Search & Find: How Writer's Bloc is Uniting Dallas Writers

Dallas novelist, Jesus Galvan, describes his experience with Writer's Bloc, a peer-editing writer's group, and how it has led him to connecting with other local writers.

Jesus Galvan | 18 May 2018

photo by Negative Space (CC0)

       For most of us the idea of writing has a deep correlation with isolation and the myth that in order to write one must keep away from distractions. Often times the writer goes to coffee shops, parks, and other quiet places where he or she can hide and get to work. These writers keep to themselves for so long they start to believe they are the only ones actively writing. They’re so focused on their work they forget to look around and observe their environment. I believe it’s when the writer keeps away from distractions and people, when the writer tries too hard to find inspiration in solitude, that the craft stops being art and turns into a task. Not only a task, but a lonely one too. Perhaps we owe that to Hollywood’s unrealistic view of the writer, which has shaped how writers are seen by others and has misrepresented the writer as the lonely, nerdy, and antisocial character who has no friends and finds himself daydreaming of abstract events. But is that what a real writer is? I believe not.

       As a writer, I wanted to find other fellow writers and know about their process, and that’s why the idea of not having other writers around was heartbreaking and hard to accept. I wanted to break away from Hollywood's stereotype of the writer, so I made it my goal to find others like me. That’s when, after some lonely months of writing, I found out about Craig’s Writer’s Bloc. I first heard of this group through a friend who works at Deep Vellum, which hosts the meetup every second Wednesday of the month, and she encouraged me to bring my work in for critique. The idea of my work being critiqued by strangers terrified me, but my desire to meet other writers was much stronger. So with that in mind, I crumpled my ego and prepared myself.

       With no expectations in mind, I made my way to meetup with this group of writers. From the moment I walked into Deep Vellum, I was surprised by how welcoming everyone was, especially Craig who immediately approached me with a firm handshake and invited me to take a seat at the table with him. We waited for more writers to show up until most of the spots at the table were taken. It was time to begin.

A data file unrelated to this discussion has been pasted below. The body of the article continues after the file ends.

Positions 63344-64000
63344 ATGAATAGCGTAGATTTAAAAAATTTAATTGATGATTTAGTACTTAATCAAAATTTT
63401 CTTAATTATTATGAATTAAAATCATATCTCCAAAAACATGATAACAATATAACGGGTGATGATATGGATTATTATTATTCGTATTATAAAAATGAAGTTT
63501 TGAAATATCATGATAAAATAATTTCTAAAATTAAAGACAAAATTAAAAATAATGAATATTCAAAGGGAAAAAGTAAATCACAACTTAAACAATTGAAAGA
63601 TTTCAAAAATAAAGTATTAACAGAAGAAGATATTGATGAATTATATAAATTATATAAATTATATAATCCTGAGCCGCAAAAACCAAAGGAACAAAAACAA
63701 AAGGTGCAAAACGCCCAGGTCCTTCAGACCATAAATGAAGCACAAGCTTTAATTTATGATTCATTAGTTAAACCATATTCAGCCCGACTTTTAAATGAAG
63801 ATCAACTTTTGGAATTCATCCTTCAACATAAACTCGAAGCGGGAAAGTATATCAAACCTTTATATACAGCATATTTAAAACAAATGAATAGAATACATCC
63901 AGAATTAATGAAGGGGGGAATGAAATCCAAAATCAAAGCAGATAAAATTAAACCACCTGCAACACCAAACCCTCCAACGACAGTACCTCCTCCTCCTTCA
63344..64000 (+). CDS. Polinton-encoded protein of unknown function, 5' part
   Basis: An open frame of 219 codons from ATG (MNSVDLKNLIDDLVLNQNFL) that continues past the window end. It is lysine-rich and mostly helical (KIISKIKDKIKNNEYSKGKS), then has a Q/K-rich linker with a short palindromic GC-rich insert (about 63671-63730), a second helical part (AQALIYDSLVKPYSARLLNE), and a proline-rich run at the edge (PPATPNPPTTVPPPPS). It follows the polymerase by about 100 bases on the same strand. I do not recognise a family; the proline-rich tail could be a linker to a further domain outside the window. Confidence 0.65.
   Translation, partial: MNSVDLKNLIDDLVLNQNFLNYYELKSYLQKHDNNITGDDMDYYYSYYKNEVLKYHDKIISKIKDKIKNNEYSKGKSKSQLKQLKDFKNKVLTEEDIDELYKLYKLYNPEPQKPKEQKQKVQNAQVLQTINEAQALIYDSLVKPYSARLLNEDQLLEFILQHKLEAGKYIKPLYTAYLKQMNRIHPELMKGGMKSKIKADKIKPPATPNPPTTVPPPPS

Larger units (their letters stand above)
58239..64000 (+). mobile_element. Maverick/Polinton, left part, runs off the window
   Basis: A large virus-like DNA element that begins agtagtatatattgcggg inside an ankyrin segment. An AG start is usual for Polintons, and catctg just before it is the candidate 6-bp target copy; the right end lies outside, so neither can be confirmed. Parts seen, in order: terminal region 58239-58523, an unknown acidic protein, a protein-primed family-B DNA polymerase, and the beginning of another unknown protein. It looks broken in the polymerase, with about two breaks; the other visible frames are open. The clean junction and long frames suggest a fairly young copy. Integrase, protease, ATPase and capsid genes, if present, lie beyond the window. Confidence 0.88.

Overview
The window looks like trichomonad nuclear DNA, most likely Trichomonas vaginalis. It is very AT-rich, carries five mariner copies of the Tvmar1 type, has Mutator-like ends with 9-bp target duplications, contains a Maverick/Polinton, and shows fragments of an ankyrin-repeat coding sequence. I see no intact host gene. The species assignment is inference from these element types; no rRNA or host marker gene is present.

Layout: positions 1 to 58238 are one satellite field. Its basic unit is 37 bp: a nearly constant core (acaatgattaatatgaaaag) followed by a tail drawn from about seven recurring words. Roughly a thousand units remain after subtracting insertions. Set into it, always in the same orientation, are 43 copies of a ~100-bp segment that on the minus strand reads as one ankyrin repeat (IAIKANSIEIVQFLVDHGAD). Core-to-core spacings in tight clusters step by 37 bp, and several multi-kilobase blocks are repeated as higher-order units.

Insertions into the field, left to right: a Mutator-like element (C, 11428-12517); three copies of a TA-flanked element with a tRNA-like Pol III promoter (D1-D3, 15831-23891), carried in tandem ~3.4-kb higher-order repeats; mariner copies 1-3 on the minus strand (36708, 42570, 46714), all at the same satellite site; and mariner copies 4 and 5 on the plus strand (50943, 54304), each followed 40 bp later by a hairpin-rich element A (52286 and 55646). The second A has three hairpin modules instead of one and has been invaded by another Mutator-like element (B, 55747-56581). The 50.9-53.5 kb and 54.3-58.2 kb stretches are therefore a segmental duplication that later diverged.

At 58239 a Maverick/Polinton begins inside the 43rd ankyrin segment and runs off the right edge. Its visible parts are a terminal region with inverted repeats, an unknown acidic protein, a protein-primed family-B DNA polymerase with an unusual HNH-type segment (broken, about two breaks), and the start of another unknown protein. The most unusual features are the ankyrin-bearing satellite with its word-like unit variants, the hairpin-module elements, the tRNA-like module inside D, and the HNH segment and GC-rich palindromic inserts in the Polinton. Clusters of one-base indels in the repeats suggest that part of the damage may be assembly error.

The way critique is done at this workshop consists of bringing in four to six copies of your own writing to be shared with others at the table. Once everyone has a copy, the copy is read aloud by different people as the author (me) stays silent. Notes are written down by the author and the others on the literary piece. The reason why the piece is read aloud is because this allows the author to hear the words spoken from a different mouth to give the author an idea of the nature of the text.

       Shortly after the table finished reading my piece the critique started, which required me to keep silent as others talked. I sat quietly listening to their thoughts and ideas of what could make my piece more successful, and also what didn’t work in my storyline. I was given comments that re-energized me and encouraged me to continue with my journey of writing. That day, I witnessed how everyone at that table had also felt alone, how they needed each other for support, and wanted someone to give them a little push to continue with their dream of writing.

       Up until this day I continue to go to these Writer’s Bloc meetings where I have become friends with many of the writers, and even best friends with some. Through this group of writers I have learned about short stories, essays, fiction, nonfiction, memoirs, novels, and even poetry, which has expanded my understanding in literature. It is through this same group of writers that I have found my circle - my circle of creatives that strengthen, encourage, and allow me to experience the true essence of writing free from judgement, but at the same time make me feel supported.


Jesus Galvan is a writer out of Dallas who is working on a handful of upcoming projects including a collaborative publication called, Sidewalk Stories Zine. He is a member of Writer's Bloc, a local peer-editing writer's group and is currently working on his debut novel.

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